Kurds are the majority of the population, but Turkics populate the eastern provincial borderlands. Most of the Kurdish population speak Sorani Kurdish, but Southern Kurdish is spoken in the eastern parts of the province, including in Bijar and Dezej, while Gorani is the main language in many villages in the southwestern part of the province. Oghuz Turkic varieties can be found in the far-eastern part of the province, including in the cities of Delbaran, Pir Taj, Serishabad, Yasukand, and Tup Aghaj. These varieties are described as distinct from Iranian Azerbaijani, although they are closely related to it. While not being the primary language in any settlement in the province, Persian is increasingly becoming the first language, especially among the population in the eastern parts of the province.[2][16]

Kurdistan linguistic composition[2]
language percent


A fine old Senneh prayer kilim from the 19th Century

The major activities of the inhabitants are agriculture and modern livestock farming. Wheat, barley, grains and fruits are the major agricultural products. The chemical, metal, textile, leather and food industries are the main industrial activities in this province. This province has one of the largest rates of unemployment in Iran. According to Iranian statistics, more than twenty thousand people depend on being a kolbar for sustenance.[32][12]

Colleges and universities

See also


  1. ^ a b c d e "Census of the Islamic Republic of Iran, 1395 (2016)". AMAR (in Persian). The Statistical Center of Iran. p. 12. Archived from the original (Excel) on 8 May 2022. Retrieved 19 December 2022.
  2. ^ a b c Mohammadirad, Masoud (2016). "Language distribution: Kordestan Province". Iran Atlas.
  3. ^ "Sub-national HDI - Area Database - Global Data Lab". hdi.globaldatalab.org. Retrieved 2018-09-13.
  4. ^ "ئەنجوومەنی دادوەری ئێران بەدواداچوون بۆ دۆسیەی گەندەڵی لە پارێزگای کوردستان دەکات". Naskurd (in Kurdish). Retrieved 18 March 2020.
  5. ^ "Parêzgeha Kurdistanê qaremana pêşbirkên werzişên zorxaneyî yên Îranê". Sahar. 16 September 2017. Retrieved 18 March 2020.
  6. ^ "Sanandaj". Britannica. Retrieved 17 November 2020.
  7. ^ "همشهری آنلاین-استان‌های کشور به ۵ منطقه تقسیم شدند (Provinces were divided into 5 regions)". Hamshahri Online (in Persian). 22 June 2014. Archived from the original on 23 June 2014.
  8. ^ a b "Census of the Islamic Republic of Iran, 1385 (2006)". AMAR (in Persian). The Statistical Center of Iran. p. 12. Archived from the original (Excel) on 20 September 2011. Retrieved 25 September 2022.
  9. ^ a b "Census of the Islamic Republic of Iran, 1390 (2011)" (Excel). Iran Data Portal (in Persian). The Statistical Center of Iran. p. 12. Retrieved 19 December 2022.
  10. ^ Biglari, F and S. Shidrang (2019) Rescuing the Paleolithic Heritage of Hawraman, Kurdistan, Iranian Zagros, Near Eastern Archaeology 82 (4): 226-235.https://doi.org/10.1086/706536
  11. ^ a b c Ahmady, Kameel.2023. From Border to Border (Comprehensive research study on identity and ethnicity in Iran), Scholars’ Press publishes, Moldova.
  12. ^ a b Ahmady, Kameel (2022-08-25). "Ethnicity and Identities in Iran: Progress and Equality". International Journal of Kurdish Studies. 8 (2): 238–272. doi:10.21600/ijoks.1148638. ISSN 2149-2751.
  13. ^ Department Of State. The Office of Electronic Information, Bureau of Public Affairs (2007-09-14). "Iran". 2001-2009.state.gov. Retrieved 2023-11-15.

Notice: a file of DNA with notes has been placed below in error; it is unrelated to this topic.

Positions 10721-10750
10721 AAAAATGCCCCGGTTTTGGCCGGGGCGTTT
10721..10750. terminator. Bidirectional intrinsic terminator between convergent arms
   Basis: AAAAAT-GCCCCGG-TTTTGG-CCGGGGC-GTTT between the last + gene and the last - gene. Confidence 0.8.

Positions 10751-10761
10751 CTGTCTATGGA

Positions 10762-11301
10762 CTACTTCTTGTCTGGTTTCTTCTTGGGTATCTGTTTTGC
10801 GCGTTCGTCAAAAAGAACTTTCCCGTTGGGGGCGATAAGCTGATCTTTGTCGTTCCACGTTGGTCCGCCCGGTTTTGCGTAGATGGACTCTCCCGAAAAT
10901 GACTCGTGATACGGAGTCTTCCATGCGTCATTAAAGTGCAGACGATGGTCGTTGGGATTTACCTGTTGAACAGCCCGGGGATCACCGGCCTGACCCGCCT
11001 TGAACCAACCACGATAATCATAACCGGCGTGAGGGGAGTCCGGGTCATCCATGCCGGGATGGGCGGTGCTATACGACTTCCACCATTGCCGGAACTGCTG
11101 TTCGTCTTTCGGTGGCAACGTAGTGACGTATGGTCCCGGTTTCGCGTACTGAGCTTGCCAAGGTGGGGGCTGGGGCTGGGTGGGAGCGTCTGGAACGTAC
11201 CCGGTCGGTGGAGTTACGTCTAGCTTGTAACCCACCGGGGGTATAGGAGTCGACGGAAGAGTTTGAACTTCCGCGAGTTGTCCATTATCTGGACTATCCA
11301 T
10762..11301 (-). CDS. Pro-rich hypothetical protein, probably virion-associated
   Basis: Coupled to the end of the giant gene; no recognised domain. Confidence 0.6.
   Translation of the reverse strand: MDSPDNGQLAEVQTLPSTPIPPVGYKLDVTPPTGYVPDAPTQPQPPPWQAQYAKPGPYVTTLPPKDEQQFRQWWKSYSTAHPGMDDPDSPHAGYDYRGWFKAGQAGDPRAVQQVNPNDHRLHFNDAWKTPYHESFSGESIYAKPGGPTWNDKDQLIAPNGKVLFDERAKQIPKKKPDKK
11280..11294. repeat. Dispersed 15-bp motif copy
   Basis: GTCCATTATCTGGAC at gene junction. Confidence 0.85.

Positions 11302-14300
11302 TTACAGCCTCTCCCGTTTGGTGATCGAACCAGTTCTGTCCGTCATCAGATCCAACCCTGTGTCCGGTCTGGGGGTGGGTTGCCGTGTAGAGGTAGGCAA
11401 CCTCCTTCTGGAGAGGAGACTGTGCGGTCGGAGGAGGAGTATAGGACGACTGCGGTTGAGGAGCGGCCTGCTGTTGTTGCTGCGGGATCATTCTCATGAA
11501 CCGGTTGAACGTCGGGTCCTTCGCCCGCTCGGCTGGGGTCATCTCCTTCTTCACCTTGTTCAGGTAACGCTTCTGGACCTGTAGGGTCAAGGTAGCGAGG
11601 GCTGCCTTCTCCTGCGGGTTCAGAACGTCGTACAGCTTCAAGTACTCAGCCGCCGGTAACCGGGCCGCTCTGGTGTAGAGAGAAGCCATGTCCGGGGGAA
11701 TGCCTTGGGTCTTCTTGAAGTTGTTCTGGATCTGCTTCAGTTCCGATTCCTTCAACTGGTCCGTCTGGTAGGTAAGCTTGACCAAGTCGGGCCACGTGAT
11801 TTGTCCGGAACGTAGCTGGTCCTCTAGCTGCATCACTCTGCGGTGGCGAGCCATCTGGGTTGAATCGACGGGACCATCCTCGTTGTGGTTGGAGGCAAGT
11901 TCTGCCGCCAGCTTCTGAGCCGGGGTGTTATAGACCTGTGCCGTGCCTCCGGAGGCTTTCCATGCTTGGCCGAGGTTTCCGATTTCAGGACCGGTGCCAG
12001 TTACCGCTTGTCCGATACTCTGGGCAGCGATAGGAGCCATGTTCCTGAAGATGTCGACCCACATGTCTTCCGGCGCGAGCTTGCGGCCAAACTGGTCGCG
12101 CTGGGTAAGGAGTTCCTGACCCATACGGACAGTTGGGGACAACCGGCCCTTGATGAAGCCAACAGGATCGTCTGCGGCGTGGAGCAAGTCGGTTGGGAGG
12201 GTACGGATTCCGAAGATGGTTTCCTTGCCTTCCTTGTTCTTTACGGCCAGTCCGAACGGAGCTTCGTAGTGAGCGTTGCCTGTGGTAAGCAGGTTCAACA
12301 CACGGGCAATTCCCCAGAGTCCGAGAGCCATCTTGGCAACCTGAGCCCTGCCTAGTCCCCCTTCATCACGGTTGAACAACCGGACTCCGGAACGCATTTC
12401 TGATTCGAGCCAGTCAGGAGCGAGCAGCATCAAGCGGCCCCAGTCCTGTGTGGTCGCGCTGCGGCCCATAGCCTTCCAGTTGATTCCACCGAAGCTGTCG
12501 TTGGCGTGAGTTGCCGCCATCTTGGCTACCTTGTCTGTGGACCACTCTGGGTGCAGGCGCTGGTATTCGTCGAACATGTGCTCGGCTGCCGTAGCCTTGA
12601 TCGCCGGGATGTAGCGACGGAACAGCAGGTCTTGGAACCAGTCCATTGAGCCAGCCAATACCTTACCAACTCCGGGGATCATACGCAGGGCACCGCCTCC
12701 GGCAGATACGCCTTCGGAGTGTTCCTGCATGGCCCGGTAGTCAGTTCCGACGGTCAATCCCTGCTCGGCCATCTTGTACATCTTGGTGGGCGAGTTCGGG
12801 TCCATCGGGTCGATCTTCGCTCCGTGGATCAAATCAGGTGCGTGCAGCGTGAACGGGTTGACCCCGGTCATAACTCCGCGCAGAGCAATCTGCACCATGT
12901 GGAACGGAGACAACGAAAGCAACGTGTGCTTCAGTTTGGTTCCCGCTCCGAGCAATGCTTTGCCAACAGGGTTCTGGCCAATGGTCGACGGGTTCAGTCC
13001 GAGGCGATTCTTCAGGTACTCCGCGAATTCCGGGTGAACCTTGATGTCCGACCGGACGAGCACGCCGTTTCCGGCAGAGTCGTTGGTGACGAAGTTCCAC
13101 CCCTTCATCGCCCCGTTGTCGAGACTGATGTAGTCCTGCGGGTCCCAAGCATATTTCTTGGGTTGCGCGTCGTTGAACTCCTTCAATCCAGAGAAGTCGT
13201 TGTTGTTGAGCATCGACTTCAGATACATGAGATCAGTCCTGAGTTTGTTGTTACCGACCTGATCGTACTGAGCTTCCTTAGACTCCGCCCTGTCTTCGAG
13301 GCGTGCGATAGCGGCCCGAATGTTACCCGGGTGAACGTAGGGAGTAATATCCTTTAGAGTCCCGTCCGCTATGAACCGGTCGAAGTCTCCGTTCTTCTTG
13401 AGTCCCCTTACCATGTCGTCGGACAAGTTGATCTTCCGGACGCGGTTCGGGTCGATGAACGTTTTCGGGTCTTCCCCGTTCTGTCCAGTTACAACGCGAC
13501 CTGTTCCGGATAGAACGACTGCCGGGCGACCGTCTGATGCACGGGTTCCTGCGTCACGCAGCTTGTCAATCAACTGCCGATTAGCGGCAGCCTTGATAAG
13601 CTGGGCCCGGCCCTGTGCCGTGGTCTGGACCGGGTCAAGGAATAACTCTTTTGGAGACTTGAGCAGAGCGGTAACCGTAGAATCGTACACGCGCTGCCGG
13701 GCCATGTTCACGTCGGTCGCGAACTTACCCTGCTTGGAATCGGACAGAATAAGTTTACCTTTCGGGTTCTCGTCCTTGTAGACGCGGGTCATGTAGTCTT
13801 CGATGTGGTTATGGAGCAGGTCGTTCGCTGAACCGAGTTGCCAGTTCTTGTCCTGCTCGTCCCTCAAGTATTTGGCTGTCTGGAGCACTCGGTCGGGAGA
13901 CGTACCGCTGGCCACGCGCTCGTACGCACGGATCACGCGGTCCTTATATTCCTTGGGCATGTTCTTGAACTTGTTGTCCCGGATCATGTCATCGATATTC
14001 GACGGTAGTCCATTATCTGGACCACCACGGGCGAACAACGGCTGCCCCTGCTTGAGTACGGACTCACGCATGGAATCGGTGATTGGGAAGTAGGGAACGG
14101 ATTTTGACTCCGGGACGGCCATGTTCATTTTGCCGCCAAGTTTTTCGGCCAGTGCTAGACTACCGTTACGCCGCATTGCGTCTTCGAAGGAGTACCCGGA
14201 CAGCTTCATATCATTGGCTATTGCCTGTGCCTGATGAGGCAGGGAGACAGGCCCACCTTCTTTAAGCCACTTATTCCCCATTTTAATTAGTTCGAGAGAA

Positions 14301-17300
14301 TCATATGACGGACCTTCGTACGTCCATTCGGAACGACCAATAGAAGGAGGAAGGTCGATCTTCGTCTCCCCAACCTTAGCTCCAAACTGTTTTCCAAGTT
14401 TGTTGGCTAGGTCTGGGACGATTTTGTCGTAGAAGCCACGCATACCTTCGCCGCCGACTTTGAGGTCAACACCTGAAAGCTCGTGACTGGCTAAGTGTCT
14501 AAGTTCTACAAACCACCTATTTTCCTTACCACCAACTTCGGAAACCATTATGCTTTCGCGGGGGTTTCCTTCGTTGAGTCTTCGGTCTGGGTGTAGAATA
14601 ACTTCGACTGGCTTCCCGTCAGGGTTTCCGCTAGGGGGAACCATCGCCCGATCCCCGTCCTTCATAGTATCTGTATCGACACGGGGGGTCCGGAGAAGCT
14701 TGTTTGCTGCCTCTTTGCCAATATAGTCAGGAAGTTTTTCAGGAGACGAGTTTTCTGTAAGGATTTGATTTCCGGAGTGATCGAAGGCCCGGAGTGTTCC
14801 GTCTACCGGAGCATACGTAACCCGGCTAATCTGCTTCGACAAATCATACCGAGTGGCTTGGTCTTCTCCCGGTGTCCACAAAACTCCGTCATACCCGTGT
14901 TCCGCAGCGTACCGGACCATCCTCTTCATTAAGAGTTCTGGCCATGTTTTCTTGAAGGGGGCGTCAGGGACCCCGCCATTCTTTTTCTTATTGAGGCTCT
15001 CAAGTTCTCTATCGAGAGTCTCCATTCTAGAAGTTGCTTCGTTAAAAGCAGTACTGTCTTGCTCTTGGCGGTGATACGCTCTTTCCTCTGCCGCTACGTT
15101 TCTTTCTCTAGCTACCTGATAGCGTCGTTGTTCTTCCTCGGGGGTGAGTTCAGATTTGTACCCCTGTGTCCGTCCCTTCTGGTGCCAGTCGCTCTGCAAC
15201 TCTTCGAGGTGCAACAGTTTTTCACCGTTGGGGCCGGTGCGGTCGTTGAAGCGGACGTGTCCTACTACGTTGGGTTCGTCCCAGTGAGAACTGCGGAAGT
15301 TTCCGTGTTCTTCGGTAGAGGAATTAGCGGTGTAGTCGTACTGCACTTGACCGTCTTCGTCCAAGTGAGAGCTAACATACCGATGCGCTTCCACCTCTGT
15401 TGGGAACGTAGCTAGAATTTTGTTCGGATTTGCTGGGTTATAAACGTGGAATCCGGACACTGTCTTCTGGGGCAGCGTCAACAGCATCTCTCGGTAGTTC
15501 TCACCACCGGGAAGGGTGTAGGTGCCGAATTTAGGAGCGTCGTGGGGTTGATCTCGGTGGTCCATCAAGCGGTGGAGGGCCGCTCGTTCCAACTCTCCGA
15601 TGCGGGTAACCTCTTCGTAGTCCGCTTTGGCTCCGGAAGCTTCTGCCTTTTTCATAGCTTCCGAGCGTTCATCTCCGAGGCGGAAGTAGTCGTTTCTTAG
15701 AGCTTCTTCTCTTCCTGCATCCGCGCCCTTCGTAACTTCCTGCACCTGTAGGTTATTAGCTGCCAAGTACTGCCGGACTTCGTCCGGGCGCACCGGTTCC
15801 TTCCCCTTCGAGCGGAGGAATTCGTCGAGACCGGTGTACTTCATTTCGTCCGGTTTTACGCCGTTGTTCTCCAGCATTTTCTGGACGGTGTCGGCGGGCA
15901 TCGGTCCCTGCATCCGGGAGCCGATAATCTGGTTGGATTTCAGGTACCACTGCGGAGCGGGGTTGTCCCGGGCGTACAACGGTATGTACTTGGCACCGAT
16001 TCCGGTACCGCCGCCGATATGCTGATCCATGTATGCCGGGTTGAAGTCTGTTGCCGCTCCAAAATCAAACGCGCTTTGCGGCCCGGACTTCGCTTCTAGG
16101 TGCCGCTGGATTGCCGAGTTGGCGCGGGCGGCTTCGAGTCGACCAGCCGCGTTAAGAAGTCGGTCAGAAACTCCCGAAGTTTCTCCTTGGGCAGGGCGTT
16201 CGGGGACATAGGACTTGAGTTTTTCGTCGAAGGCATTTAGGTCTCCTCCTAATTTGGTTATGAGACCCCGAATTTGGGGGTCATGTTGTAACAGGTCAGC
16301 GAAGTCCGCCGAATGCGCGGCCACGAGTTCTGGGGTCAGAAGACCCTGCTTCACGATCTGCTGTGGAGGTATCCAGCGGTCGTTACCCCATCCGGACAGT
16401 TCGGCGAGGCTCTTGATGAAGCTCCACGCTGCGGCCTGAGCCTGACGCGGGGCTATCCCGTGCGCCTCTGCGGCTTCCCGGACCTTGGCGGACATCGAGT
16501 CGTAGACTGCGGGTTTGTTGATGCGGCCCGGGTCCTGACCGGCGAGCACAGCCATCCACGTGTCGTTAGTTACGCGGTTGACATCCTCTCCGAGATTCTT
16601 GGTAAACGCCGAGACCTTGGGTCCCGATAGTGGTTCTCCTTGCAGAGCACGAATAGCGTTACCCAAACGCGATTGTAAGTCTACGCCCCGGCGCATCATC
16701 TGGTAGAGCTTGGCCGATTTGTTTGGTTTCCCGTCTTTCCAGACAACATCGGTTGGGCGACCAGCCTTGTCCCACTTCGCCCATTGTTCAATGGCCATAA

14. ^ "The World Factbook — Central Intelligence Agency". web.archive.org. 2017-11-07. Retrieved 2023-11-15.
  15. ^ "Mamouri, Ali (December 1, 2013). "Iranian government builds bridges to Sunni minority". Al-Monitor. Retrieved January 25, 2015".
  16. ^ a b Ahmady, Kameel (2022-01-25). "A Peace-Oriented Investigation of the Ethnic Identity Challenge in Iran (A Study of Five Iranian Ethnic Groups with the GT Method)". International Journal of Kurdish Studies. 8 (1): 1–40. doi:10.21600/ijoks.1039049. ISSN 2149-2751.
  17. ^ Condra, Jill (2013-04-09). Encyclopedia of National Dress: Traditional Clothing around the World [2 volumes]. ABC-CLIO. p. 323. ISBN 978-0-313-37637-5.
  18. ^ "Kurdish photos – 'A little Kurdish girl' Archived 2008-10-22 at the Wayback Machine".
  19. ^ Foundation, Encyclopaedia Iranica. "Welcome to Encyclopaedia Iranica". iranicaonline.org. Retrieved 2023-11-15.
  20. ^ "Clothing". Kurdish Central. Retrieved 2023-11-15.
  21. ^ They celebrate the new year, which they call Chār shanba sur, on the first Wednesday of April, slightly later than the Iranian new year, Now-Ruz, on 21 March. (...) . The fact that Kurds celebrate the Iranian new year (which they call “Nawrôz” in Kurdish) does not make them Zoroastrian" – Richard Foltz (2017). "The “Original” Kurdish Religion? Kurdish Nationalism and the False Conflation of the Yezidi and Zoroastrian Traditions". Journal of Persianate Studies. Volume 10: Issue 1. pp. 93, 95
  22. ^ Nations, United. "International Nowruz Day". United Nations. Retrieved 2023-11-15.
  23. ^ "Kurdish Newroz". The Kurdish Project. Retrieved 2023-11-15.
  24. ^ Plimmer, Joe (2023-03-21). "Nowruz: Kurdish new year 2023 celebrations – in pictures". the Guardian. ISSN 0261-3077. Retrieved 2023-11-15.
  25. ^ "Nowruz: The Rebirth of Nature | Silk Roads Programme". en.unesco.org. Retrieved 2023-11-15.
  26. ^ Khalid, Hewa Salam (2020). "Newroz from Kurdish and Persian Perspectives – A Comparative Study". Journal of Ethnic and Cultural Studies. 7 (1): 116–130. ISSN 2149-1291.
  27. ^ "Nowruz Brings Kurdish Unrest In Iran's North West". Iran International. 2023-11-15. Retrieved 2023-11-15.
  28. ^ "Nowruz 2023: Kurdish new year celebrations in pictures". euronews. 2023-03-24. Retrieved 2023-11-15.
  29. ^ "Persian fire-jumping festival delights Berkeley residents". The Daily Californian. 2013-03-13. Retrieved 2023-11-15.
  30. ^ Razavi, Mahboobeh (2019-03-01). "Chaharshanbe Suri: Experiencing Iran's Fiery Festival". SURFIRAN Mag. Retrieved 2023-11-15.
  31. ^ "Encyclopædia Iranica", Wikipedia, 2023-11-09, retrieved 2023-11-15
  32. ^ Fars News:The situation of kolbars vaguer than ever


External links